By all rights tonight’s parkup ought to be awful. The single lane access road bifurcates a public golf course which assures high traffic. After a sharp 90° turn to avoid a beach and the ocean, one finds a pie shaped parkup for maybe four reasonably sized RVs which means lots of people want your space and they’ll do most anything to get there first. It can be quite cutthroat and they’ll probably stay for the sunset. The narrow lane continues with cars haphazardly parallel parked against a stone wall for a quarter mile until several tiny cars could pull straight into a few spaces near the end.
Regardless it’s a lovely spot and somehow we shoehorned EV into a questionable spot to wait for a better one. It’s our superpower. We wait. We have some lunch. We take a stroll. We wait.
We walked out on the beach to a pier to visit some rocks with magnificent Fair Head in the background.
It’s funny that headlands were always good reason for extreme caution when we were sailing past them but now on land we find them quite beautiful, dramatic, and hard to resist.
In the evening while relaxing after dinner I sensed movement in the pie shaped RV section a quarter mile away. We had an Escape Velocity fire drill with Marce hoofing it down the road while I backed EV out and headed towards what we hoped would be an actual RV parking space. We barely made it to the vacated space in time and we may have disappointed a fellow traveler but I must say it made for a relaxed night’s sleep.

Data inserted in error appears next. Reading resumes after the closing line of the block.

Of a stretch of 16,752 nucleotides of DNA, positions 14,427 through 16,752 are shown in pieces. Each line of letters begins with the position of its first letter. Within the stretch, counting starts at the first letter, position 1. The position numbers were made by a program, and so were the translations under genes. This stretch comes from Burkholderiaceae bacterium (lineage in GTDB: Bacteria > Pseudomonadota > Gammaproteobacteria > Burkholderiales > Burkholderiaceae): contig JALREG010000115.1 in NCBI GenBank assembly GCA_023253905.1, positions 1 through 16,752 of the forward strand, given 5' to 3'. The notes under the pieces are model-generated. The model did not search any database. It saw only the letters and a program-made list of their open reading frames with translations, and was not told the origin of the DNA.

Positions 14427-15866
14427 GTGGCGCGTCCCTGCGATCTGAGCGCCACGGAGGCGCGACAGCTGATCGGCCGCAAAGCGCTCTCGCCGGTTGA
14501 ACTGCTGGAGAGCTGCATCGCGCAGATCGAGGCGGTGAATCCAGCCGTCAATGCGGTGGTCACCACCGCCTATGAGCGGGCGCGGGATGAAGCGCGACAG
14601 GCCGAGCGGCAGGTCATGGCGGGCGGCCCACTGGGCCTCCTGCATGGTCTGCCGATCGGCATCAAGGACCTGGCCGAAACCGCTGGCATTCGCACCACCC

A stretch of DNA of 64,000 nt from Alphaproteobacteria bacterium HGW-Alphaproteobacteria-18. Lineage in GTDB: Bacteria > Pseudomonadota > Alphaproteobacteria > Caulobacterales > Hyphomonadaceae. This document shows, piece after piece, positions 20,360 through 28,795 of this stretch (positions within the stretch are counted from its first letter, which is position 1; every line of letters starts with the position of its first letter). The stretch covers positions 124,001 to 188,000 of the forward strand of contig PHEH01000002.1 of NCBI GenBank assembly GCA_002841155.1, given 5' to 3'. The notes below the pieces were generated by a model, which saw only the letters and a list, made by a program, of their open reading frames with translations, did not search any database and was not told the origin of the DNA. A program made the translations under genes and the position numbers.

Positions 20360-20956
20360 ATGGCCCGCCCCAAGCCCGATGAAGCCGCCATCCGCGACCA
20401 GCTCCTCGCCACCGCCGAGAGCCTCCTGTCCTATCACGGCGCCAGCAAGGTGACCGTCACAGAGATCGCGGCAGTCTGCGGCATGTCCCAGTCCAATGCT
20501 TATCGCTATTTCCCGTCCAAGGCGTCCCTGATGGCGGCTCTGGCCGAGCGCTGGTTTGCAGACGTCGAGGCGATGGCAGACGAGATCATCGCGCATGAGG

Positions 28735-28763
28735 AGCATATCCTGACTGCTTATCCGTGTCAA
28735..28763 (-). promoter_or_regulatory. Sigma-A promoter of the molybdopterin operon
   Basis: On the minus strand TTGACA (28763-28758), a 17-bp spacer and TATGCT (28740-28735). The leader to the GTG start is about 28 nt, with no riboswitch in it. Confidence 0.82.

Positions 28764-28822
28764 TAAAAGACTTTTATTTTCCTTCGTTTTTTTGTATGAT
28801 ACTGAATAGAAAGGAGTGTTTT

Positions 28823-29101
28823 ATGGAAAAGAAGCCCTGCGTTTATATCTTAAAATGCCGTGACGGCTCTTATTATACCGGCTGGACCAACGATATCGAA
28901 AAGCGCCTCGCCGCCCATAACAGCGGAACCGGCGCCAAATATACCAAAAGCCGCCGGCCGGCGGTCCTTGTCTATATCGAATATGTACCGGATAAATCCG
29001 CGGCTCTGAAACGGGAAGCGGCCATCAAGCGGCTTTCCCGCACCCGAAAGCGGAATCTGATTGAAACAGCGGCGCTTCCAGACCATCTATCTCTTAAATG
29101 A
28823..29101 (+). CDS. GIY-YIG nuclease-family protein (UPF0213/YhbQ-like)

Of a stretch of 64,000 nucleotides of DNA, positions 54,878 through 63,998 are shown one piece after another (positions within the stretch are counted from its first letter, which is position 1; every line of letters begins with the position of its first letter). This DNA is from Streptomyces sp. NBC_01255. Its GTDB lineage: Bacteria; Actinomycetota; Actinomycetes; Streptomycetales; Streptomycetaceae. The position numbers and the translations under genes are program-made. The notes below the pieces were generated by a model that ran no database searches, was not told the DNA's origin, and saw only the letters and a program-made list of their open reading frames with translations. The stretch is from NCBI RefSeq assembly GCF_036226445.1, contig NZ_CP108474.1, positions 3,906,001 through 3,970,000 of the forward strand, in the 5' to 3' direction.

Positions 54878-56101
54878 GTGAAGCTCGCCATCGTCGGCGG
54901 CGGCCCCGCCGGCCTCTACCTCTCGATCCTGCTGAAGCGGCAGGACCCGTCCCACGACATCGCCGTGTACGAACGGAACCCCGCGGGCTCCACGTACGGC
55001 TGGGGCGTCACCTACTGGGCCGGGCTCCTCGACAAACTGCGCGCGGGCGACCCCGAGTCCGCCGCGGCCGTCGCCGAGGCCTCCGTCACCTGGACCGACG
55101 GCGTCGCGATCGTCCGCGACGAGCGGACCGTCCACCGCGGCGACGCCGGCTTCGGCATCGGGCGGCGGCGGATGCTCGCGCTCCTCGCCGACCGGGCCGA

The following morning while sipping my first coffee something caught my eye just off the beach.
A square rigged barque hove into view.
You don’t see this everyday and with all sails furled we could see she was headed for the outer harbor. She rounded up into the wind and splashed anchor. Marce looked her up in Marine Traffic and she’s called Thalassa out of Troon, Scotland.
There was some breeze this morning and the swell began to surge in sending the barque into a wicked corkscrewing roll.
Well hidden, tucked deep behind a headland I’m sure she had every expectation of a calm night but it’s amazing how much the swell can wrap around a headland, as much as 30° is not uncommon. Boats have a diabolical predilection toward lying ahull in a sympathetic roll with the swell. It can really get nasty. Those sailors did not have a comfortable night and I’ll bet not many opted for breakfast.
Later we walked into Ballycastle in search of edible eggs Benedict.
What we found was honestly the most perfect cinnamon roll I’ve ever had in a bakery called Ursa Minor. To this day I rue the fact that I only bought two. Pictures? Surely you jest.